The Gutmann claims relate to train “boundary fares”, also known as “extension tickets,” which allow London rail passengers who own a Travelcard (a prepaid card allowing unlimited travel on trains for a specified period of time and within designated geographical “zones”) to travel beyond the zones covered by their Travelcard without doubling up on payment. Mr. Gutmann alleges that the defendant companies in charge of operating London’s Southeastern and South Western routes do not make boundary fares sufficiently available for Travelcard holders to purchase or make passengers aware of their existence, leaving customers with little option but to buy a higher fare. Mr. Gutmann further alleges that this imposition of higher prices is an abuse of the train operating companies’ dominant market position on their respective routes, and in breach of UK competition law. Although these boundary fares are available in principle, the claim alleges that the fares were not readily available through retailers’ online platforms or over the telephone. Boundary fares were also rarely offered at ticket counters in London’s busiest railway stations unless expressly requested by passengers, and some in-station ticket vending machines did not offer boundary fares at all. These allegations were supported by an independent survey conducted before the claims were issued.

At the time of filing in February 2019, the claim was worth over £93 million in damages (exclusive of interest), and it is estimated that around three million Travelcard holders who have travelled on Southeastern and South Western routes since 1 October 2015 (i.e., the earliest date from which collective claims can be brought in the CAT) may be eligible for compensation.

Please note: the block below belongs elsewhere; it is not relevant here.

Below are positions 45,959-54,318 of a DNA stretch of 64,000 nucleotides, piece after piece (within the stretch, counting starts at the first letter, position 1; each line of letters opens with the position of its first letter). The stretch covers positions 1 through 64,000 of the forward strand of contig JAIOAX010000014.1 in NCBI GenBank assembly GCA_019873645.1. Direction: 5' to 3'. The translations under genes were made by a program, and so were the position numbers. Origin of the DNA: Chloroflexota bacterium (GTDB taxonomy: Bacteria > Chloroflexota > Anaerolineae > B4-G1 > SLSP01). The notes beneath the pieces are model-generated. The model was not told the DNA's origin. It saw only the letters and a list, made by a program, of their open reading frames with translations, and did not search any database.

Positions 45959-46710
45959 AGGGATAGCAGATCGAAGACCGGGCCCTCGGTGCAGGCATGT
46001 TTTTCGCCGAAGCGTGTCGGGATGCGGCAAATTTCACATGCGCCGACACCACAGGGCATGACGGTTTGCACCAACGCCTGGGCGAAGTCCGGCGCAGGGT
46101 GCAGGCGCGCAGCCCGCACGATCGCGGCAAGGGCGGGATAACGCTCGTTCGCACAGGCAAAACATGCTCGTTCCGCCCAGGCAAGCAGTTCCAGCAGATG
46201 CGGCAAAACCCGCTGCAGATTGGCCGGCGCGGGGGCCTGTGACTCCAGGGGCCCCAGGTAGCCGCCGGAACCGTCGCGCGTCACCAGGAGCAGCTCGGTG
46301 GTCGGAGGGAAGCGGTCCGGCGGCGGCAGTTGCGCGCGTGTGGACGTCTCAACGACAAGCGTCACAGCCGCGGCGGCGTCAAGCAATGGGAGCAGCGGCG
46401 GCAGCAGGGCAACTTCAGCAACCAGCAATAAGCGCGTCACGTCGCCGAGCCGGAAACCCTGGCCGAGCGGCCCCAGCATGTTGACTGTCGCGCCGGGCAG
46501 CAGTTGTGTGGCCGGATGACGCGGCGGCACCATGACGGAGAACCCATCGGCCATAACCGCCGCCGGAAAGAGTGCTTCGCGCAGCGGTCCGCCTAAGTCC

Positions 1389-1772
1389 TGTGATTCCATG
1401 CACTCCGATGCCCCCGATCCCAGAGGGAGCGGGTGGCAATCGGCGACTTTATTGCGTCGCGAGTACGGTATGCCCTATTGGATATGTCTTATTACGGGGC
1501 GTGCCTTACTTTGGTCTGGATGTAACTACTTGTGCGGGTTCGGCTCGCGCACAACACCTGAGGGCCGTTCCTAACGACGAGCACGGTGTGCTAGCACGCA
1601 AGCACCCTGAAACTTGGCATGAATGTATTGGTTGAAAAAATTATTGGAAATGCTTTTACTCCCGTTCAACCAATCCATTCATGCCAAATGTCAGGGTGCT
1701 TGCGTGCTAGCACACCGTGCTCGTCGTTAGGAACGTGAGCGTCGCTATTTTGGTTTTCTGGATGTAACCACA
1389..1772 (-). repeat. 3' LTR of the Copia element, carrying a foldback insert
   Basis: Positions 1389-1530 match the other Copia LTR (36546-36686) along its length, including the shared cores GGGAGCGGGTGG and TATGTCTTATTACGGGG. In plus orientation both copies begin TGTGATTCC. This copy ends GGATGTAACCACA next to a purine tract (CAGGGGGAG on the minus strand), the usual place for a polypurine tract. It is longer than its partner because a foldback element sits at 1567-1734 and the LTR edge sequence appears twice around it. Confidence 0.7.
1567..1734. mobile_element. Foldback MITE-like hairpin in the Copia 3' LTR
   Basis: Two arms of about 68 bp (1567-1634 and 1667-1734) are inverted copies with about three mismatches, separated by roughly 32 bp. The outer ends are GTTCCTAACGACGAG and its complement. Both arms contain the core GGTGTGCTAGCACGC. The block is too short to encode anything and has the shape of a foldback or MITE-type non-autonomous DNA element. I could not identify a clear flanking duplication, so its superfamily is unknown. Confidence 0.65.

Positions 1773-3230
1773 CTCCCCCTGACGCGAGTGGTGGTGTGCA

The CAT’s decisions in Le Patourel and Gutmann were both challenged on the grounds that the claims had no real prospect of success, with the Defendants in each case contending that the claims should thus either be struck out or subject to summary dismissal. Both claims were also challenged on the ground that they should not be brought on an opt-out basis (a point which is central to the viability of claims on behalf of large groups of consumers). 

In the Gutmann claim, the challenges brought by the Defendants were even more wide ranging. The Defendants sought to challenge the eligibility of the claims on a variety of grounds, focusing in particular on the fundamental right of the Defendants to explore issues of causation on an individual basis, given the alleged heterogeneity in causation across the identified class of claimants.